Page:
Carbon Offsetting Project Incentives

Following the principles and approaches of benefit sharing mechanisms and arrangements from avoided deforestation and conservation projects such as REDD+, some tree planting project developers have adopted the use of incentives for carbon offsetting projects.

Incentives are regularly set during the initial years of the project to motivate tree planting and successful management (measured by the survival rate of the planted trees) when working with local stakeholders. They are presented as part of the benefits provided in exchange for the carbon sequestration rights originated by the project.

However, for tree planting projects developed and implemented in full by companies, expenses for tree planting and management, specifically in terms of labor, are fully estimated and covered throughout the project realization as part of the implementation costs. Consequently, it is not clear why for some projects the labor for tree planting and management is covered (sometimes partially) and framed as an incentive for only the initial years, while for others it is fully estimated and covered throughout the whole project.  

For those working with local stakeholders, the use of an incentive may compel participants to act in a certain way. However, if labor costs aren’t recognized as an incentive in other tree planting projects, then is the word “incentive” properly used in these other cases? 

Conclusion

The use of incentives should be carefully considered within the context of nature-based emission-reduction projects. In doing so, it is important to understand and compare how project developers involved in carbon offsetting projects are budgeting and requiring compensation for tree planting and management costs.

The use of the term “incentives” can potentially obfuscate an underlying issue that local stakeholders may not be receiving sufficient payment to compensate for their labor and other project related costs. Moreover, the use of incentives when working with local stakeholders may be misleading or unclear about the implications of participation, including their capability to meaningfully weigh options and give or withhold consent. Given the potential power differential between project developers and local stakeholders, it is critical that project developers provide complete and understandable information to level the playing field to support informed decision making by local stakeholders.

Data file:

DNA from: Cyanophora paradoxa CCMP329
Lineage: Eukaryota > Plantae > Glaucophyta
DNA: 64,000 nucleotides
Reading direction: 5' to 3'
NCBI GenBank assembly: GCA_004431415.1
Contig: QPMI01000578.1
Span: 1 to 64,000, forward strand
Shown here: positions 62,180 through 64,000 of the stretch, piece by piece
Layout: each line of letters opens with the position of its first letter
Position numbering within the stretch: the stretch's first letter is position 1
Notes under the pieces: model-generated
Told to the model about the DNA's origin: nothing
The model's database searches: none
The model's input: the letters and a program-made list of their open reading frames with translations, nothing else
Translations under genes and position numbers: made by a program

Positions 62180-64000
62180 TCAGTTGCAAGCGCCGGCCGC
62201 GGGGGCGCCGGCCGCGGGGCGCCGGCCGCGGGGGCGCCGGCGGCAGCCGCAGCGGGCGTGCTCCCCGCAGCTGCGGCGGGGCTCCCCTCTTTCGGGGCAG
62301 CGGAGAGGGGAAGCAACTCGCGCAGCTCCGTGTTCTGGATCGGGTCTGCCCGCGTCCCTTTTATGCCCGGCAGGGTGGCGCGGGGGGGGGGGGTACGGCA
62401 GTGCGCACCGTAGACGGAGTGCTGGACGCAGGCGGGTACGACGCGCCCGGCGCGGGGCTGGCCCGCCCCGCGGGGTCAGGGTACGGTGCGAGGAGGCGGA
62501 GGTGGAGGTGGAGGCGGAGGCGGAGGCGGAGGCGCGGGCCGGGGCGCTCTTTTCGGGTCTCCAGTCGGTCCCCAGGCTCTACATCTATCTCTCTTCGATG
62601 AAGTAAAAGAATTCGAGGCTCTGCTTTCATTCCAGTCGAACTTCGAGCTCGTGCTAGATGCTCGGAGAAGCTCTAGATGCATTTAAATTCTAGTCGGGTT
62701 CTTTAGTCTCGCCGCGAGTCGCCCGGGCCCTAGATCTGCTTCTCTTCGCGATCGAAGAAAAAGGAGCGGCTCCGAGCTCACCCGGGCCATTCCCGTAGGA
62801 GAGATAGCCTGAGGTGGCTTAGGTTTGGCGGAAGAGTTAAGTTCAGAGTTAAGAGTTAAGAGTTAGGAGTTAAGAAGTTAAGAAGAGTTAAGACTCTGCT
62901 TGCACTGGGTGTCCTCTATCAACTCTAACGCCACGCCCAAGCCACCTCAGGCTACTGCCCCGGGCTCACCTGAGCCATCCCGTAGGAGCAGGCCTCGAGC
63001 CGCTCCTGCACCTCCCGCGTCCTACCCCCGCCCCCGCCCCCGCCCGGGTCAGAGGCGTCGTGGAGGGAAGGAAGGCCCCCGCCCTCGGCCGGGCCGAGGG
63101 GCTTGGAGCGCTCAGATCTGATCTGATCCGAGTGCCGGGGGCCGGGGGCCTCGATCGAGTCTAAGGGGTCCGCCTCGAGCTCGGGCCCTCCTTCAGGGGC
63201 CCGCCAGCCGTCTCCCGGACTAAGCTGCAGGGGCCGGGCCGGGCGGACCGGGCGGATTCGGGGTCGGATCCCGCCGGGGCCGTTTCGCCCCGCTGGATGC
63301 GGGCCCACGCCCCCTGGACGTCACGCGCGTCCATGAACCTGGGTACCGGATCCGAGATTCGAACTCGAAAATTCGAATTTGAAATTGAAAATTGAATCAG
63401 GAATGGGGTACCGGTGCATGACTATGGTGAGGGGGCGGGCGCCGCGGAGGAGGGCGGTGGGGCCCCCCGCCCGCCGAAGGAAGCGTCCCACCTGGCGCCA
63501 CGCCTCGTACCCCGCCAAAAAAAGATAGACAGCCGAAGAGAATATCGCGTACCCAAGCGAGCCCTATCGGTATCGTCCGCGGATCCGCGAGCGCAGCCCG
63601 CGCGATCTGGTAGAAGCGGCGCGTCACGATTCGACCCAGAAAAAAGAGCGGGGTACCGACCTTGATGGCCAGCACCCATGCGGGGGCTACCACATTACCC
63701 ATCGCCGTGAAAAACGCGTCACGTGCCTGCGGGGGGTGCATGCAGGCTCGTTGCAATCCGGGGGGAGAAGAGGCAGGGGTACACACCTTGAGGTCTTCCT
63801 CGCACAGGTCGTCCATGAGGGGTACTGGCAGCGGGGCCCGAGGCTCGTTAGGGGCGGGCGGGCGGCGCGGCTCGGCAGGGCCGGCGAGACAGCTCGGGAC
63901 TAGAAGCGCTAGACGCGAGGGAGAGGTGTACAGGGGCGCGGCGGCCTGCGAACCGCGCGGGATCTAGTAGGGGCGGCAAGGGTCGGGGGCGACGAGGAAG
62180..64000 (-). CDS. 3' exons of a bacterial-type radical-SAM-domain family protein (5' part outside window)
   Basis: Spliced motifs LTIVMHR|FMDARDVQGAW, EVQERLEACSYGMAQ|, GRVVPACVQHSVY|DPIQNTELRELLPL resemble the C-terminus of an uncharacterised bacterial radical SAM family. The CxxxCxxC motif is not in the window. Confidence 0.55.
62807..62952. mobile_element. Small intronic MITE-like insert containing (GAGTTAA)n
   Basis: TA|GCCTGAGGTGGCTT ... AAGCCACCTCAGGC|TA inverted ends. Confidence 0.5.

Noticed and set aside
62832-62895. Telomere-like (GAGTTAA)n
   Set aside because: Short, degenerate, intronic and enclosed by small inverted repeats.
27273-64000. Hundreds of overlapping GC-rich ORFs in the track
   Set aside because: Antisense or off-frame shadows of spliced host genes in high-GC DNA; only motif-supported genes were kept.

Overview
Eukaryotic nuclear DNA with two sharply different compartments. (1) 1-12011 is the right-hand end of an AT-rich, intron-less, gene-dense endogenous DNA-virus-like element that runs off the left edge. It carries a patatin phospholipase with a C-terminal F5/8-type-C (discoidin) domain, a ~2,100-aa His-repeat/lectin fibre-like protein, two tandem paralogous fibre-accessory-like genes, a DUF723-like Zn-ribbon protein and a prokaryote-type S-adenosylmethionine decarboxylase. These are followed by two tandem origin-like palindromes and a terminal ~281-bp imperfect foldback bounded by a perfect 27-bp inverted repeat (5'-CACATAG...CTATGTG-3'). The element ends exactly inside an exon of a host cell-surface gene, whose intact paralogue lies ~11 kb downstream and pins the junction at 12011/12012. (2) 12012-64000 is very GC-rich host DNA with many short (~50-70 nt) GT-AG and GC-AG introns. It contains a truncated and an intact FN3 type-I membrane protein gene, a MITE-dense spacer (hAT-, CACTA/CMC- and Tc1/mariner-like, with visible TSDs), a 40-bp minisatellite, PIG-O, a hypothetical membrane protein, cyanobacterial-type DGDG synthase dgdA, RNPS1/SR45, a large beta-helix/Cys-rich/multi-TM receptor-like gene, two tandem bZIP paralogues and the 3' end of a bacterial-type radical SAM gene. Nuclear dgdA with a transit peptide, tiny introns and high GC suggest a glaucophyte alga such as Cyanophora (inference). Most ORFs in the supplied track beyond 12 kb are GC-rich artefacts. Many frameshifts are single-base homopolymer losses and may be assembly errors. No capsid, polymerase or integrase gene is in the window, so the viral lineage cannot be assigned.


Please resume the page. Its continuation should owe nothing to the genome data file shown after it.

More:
When working in collaboration with local stakeholders, nature-based emission-reduction projects must ensure that the benefit sharing arrangement properly accounts for and transparently compensates local stakeholders for their labor and resources used in planting and managing trees. Payments based on tree survival rates should not be framed as incentives if the project has not properly and fully recognized and paid for the required labor throughout the project realization phase.

Ultimately, an equitable approach to carbon-offsetting projects requires us to value the labor of tree planting and management by project developers and local stakeholders equally.

Juan Robalino is a Climate Change & Land Tenure Specialist with Landesa, the global land rights organzation.